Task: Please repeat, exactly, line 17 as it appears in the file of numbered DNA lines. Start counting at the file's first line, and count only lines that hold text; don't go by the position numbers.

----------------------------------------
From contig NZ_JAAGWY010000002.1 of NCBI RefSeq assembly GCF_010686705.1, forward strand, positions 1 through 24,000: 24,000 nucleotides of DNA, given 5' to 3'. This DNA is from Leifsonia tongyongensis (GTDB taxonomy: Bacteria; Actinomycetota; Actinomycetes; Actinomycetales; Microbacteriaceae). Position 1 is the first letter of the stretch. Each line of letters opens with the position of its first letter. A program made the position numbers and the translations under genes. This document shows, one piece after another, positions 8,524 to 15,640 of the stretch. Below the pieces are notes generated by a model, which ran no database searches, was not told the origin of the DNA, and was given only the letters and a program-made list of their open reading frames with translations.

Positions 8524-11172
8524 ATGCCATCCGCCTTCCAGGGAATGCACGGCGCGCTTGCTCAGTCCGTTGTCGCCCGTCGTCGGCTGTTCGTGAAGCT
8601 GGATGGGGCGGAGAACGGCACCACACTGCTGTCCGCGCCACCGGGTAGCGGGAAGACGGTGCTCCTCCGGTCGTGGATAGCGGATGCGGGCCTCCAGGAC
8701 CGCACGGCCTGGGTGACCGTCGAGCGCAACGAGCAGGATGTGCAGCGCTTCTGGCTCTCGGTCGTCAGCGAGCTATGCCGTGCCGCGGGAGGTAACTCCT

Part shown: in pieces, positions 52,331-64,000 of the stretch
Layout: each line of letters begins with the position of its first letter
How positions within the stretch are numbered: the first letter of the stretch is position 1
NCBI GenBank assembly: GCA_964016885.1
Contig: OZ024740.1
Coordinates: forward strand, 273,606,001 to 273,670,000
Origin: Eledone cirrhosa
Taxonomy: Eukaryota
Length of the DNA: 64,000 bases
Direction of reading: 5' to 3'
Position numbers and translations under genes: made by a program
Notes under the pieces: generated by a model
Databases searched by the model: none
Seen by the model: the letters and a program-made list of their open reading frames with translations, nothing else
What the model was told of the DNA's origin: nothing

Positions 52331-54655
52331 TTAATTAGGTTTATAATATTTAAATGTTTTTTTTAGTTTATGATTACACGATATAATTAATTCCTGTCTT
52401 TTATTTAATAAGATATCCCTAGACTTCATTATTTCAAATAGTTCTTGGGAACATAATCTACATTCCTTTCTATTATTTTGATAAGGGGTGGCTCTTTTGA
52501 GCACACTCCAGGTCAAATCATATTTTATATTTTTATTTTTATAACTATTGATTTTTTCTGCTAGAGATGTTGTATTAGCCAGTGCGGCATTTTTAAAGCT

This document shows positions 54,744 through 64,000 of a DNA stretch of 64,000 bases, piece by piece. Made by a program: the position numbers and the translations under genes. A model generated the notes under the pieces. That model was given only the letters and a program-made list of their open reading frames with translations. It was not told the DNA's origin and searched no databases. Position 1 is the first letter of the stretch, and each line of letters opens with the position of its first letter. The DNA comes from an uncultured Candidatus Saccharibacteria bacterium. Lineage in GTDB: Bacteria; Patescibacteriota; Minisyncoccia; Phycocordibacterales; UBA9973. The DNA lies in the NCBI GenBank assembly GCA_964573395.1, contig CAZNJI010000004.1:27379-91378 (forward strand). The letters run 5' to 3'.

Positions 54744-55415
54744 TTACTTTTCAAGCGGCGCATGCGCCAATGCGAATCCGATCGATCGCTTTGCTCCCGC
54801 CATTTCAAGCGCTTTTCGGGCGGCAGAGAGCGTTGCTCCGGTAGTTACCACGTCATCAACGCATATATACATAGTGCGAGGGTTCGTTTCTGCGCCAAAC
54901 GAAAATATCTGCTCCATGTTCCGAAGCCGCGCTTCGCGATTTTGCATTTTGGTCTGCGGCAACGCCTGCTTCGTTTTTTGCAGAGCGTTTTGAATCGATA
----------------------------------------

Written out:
Notes under the pieces: generated by a model